The ancient Romans were as interested in the harmful effects of excessive drinking and chronic intoxication as their Greek counterparts. In On the Nature of Things, Lucretius writes that wine's fury disturbs the soul, debilitates the body, and provokes quarrels (3. 476–83). The younger Seneca warns that habitual drunkenness so weakens the mind that its consequences are felt long after the drinking has stopped (Ep. 83. 26). He notes that some men become so tolerant of wine that even though they are inebriated they appear to be sober (Ep. 83. 11). Seneca also suggests that drunkenness tends to disclose and magnify character defects (Ep. 83. 19–20). In his Naturalis historia, Pliny (1) the Elder finds irony in the fact that men spend hard-earned money on something that can damage the mind and cause madness (14. 137). Like the Greeks, Pliny comments on truth in wine (‘in vino veritas’), but emphasizes that the truths therein revealed are often better left unspoken (HN 14. 141). Seneca's and Pliny's descriptions of the psychological and physical effects of chronic intoxication presage modern observations: memory loss, identity confusion, narcissistic self-indulgence, antisocial behaviour, impaired speech and vision, distended stomach, halitosis, quivering, vertigo, insomnia, and early death (Sen. Ep. 83. 21, 95. 16; Plin. HN 14. 142). Sulla, Cato (Uticensis), M. Tullius Cicero (2) (son of the orator), Mark Antony (M. Antonius (2)), Iulia (3) (daughter of Augustus), and the emperors Tiberius, Claudius, Vitellius, and Commodus are among the prominent Romans accused of notorious tippling.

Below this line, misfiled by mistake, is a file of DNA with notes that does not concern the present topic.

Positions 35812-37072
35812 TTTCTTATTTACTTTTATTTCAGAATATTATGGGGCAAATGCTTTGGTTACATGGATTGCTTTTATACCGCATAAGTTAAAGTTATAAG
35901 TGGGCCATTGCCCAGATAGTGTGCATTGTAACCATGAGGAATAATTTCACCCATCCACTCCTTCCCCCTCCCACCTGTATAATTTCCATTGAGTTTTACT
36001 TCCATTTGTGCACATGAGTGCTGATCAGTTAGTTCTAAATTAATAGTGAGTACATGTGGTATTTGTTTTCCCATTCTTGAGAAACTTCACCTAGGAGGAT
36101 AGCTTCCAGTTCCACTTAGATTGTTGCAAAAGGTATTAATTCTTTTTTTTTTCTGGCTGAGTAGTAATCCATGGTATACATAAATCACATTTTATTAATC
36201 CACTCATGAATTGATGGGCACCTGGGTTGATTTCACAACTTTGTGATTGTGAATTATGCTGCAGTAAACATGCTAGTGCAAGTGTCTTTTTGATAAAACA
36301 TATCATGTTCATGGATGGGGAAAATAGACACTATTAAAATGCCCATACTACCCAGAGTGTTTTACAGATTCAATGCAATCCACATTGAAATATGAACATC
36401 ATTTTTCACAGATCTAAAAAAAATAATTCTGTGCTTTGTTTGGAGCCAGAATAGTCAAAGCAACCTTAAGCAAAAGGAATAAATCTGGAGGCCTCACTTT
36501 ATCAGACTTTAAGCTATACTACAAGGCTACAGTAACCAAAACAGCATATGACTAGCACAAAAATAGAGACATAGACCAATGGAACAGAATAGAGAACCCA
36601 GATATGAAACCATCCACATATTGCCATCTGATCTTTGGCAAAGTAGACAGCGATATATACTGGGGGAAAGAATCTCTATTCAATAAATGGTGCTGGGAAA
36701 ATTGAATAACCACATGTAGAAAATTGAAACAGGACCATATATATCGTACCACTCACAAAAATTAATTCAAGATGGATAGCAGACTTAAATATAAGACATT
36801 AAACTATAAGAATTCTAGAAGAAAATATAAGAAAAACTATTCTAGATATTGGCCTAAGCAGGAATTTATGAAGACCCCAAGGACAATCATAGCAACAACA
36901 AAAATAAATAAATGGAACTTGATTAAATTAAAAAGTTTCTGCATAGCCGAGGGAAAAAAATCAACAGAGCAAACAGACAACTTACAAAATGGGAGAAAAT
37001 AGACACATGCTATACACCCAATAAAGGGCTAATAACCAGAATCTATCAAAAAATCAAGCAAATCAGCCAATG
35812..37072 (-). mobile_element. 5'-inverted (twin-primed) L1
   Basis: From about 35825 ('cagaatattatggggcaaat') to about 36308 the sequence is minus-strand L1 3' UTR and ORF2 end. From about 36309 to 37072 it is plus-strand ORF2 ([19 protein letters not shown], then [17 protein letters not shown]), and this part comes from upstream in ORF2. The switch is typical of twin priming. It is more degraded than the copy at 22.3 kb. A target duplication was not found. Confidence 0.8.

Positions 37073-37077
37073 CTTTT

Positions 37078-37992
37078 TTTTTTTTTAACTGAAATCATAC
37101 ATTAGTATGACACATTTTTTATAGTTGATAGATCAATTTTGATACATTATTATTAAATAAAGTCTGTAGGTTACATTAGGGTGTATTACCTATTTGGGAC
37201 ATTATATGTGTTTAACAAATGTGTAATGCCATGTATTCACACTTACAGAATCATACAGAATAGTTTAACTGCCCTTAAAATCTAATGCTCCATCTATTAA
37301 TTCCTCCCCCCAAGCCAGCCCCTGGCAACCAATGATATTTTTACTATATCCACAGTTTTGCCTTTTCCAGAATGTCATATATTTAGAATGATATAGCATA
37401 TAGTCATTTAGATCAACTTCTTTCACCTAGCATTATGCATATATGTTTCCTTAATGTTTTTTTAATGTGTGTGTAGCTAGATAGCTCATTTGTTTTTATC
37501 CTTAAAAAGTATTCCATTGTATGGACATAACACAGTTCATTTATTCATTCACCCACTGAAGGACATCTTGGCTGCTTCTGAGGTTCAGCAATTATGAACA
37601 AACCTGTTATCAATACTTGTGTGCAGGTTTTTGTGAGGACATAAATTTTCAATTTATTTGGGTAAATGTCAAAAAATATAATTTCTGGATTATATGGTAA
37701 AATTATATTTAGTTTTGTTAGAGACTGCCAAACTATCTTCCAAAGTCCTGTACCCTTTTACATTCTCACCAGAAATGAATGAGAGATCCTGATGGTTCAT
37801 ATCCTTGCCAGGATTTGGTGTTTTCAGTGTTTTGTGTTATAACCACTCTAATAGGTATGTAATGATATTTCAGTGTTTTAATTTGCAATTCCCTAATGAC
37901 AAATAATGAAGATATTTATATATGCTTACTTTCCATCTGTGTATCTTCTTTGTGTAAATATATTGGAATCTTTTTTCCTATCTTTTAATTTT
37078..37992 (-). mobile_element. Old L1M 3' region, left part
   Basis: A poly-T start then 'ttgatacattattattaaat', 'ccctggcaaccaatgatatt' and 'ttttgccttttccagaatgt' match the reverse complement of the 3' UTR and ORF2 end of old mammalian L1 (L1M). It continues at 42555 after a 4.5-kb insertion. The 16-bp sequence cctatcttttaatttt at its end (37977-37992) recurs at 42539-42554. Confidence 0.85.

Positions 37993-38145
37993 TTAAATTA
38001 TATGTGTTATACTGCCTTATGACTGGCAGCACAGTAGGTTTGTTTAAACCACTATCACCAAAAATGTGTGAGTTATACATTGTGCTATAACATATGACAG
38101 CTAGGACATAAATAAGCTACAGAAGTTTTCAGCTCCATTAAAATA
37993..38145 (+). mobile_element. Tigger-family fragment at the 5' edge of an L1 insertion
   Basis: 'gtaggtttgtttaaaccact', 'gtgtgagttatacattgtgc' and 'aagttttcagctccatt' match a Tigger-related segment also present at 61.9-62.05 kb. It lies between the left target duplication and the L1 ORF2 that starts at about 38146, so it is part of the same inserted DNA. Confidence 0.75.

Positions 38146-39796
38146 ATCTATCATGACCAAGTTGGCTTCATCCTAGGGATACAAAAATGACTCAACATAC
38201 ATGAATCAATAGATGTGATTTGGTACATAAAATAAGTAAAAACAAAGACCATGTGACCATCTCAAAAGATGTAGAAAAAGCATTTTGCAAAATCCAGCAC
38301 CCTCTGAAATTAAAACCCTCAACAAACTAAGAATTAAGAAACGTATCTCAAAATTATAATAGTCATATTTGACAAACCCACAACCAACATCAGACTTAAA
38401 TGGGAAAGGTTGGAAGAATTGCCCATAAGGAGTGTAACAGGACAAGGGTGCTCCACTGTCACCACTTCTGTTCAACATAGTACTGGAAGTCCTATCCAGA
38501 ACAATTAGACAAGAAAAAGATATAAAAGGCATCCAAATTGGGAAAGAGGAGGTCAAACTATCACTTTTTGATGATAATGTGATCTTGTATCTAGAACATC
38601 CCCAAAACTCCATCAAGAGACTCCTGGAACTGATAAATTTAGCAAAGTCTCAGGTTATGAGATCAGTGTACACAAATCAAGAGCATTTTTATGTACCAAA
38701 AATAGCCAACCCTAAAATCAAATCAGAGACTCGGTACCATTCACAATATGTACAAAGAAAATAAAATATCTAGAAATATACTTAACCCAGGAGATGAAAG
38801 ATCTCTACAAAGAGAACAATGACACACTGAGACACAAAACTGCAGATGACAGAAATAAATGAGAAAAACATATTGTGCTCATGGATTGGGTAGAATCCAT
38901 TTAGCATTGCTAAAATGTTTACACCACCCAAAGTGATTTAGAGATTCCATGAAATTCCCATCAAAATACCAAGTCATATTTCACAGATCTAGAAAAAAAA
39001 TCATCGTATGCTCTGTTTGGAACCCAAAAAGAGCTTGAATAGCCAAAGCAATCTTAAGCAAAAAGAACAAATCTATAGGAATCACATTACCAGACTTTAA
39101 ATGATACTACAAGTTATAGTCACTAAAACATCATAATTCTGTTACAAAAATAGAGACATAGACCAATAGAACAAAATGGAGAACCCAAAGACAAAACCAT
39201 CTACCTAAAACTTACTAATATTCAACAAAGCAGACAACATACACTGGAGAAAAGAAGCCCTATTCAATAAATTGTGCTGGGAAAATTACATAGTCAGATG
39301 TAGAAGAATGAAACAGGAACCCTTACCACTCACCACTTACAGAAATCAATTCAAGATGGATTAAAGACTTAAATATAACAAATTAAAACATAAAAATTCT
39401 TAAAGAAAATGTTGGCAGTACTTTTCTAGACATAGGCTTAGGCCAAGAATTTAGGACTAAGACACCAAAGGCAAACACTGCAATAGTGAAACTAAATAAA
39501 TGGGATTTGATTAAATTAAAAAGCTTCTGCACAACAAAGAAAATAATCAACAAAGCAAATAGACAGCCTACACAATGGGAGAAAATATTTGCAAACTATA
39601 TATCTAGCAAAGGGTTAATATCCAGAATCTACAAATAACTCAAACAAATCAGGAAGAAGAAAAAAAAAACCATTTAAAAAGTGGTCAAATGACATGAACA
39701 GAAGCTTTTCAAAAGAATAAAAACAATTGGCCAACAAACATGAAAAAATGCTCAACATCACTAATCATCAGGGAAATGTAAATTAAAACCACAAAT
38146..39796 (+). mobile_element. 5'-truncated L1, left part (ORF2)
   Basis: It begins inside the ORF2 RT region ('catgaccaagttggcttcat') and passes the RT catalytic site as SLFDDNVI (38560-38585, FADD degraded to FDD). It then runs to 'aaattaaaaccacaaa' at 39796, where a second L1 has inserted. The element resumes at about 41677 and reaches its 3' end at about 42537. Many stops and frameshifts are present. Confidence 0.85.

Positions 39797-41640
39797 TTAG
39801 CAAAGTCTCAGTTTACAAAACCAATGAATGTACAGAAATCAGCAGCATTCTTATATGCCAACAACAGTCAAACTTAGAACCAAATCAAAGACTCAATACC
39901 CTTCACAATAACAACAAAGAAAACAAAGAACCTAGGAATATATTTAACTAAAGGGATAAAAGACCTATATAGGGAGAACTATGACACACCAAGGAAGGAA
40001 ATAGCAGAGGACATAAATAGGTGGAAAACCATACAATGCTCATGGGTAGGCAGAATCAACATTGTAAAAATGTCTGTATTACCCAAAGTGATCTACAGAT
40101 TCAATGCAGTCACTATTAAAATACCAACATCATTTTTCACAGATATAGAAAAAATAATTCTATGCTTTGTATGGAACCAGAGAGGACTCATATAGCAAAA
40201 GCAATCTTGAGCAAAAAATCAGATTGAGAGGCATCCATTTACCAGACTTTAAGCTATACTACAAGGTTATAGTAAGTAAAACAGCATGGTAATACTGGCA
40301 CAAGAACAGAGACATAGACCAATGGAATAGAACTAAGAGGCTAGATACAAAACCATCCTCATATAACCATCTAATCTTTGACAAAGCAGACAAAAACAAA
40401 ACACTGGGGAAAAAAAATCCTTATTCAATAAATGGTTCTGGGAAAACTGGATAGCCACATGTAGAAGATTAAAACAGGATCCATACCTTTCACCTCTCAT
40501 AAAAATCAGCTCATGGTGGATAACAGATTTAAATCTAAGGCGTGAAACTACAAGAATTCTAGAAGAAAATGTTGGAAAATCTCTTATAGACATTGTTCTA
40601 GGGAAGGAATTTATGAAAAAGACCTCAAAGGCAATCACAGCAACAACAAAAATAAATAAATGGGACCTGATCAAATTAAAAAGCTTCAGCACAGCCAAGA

The alcoholic beverage of choice for both the ancient Greeks and Romans was wine, customarily diluted with water, except perhaps in the case of the Macedonians who were reputed to drink their wine akratos, or unmixed. Distilled spirits, such as brandy and whisky, had not yet been invented, and beer was looked upon as a swinish potation better left to barbarians.
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